GENEVA (Reuters) - Protesters are being tortured in police stations across Belarus, where authorities have failed to open investigations, human rights experts said on Wednesday, holding a press conference in Geneva where alleged victims spoke by video link from Minsk.
The Belarus interior ministry did not immediately reply to a Reuters request for comment. In the past, the Belarusian authorities have said the police are humane and professional, but have declined to comment on specific allegations of abuse which are under review.
Some 7,000 protesters have been detained since President Alexander Lukashenko retained power after a disputed presidential election on Aug. 9, said the Geneva-based World Organization against Torture (OMCT) and Spring, a human rights group based in Minsk.
More than 500 people had provided testimony of torture, which may be “only the tip of the iceberg”, said Gerald Staberock, OMCT secretary-general.
“The key issue here is that what we have seen after the election unfolding is systematic, planned and intentional torture, used by the State,” Staberock told Reuters Television.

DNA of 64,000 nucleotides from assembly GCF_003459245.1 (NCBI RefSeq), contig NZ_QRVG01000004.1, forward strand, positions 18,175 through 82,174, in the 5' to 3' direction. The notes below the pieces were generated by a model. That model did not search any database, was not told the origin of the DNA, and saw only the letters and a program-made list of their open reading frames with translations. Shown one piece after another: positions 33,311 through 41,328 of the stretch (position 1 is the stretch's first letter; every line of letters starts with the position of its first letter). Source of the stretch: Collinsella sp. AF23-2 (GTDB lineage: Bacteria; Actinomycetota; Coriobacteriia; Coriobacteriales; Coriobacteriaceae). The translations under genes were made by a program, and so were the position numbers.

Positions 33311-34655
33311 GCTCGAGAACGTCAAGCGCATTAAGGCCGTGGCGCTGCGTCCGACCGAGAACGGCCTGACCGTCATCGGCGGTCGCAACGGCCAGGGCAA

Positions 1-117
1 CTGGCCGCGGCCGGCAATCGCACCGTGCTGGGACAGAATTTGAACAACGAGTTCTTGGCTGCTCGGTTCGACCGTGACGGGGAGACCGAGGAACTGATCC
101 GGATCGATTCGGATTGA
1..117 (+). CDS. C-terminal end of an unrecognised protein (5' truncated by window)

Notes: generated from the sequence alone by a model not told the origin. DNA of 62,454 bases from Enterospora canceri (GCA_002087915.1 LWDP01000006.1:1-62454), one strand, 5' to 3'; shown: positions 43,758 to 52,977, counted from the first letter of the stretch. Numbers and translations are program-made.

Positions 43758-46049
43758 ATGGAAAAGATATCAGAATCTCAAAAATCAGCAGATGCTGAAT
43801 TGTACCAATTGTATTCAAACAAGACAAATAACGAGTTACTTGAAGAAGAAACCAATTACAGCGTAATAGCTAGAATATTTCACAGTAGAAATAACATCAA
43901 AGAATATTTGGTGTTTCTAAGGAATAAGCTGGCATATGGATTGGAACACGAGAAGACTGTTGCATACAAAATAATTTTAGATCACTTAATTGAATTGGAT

“We see clear evidence of a planned and organised type of violence, a policy of cruelty, you could call it.”
In an investigation published earlier this month, Reuters interviewed 12 people who said they had been abused in custody. Medical records from six of them showed injuries including external and internal bruising, traumatic brain injury, concussion and a vertebral fracture.
U.N. human rights investigators said on Sept. 1 that they had received reports of hundreds of cases of torture, beatings and mistreatment of anti-government protesters.
Valentin Stefanovich, deputy chair of Spring, speaking from Minsk, said the group had recorded more than 1,000 complaints of abuse by police, none of which had resulted in a case being opened.
Detainees had been “beaten with batons, maltreated, injured, (causing) bone fractures, wounds and massive bruises, and electrocuted with stun guns and shot with rubber bullets,” he said. “The detainees were deprived of sleep, hygiene products, food and water, denied medical assistance and necessary medicines.”
Three alleged victims -- two men and a woman -- addressed the briefing from Minsk via video link, with their faces out of the frame. They said police had beaten and mistreated them in detention centres.
“Frankly speaking I don’t remember what I signed because I was under threat of electroshock,” said one of the men.
Writing by Stephanie Nebehay; Additional reporting by Anton Zverev and Tom Balmforth; Editing by Peter Graff
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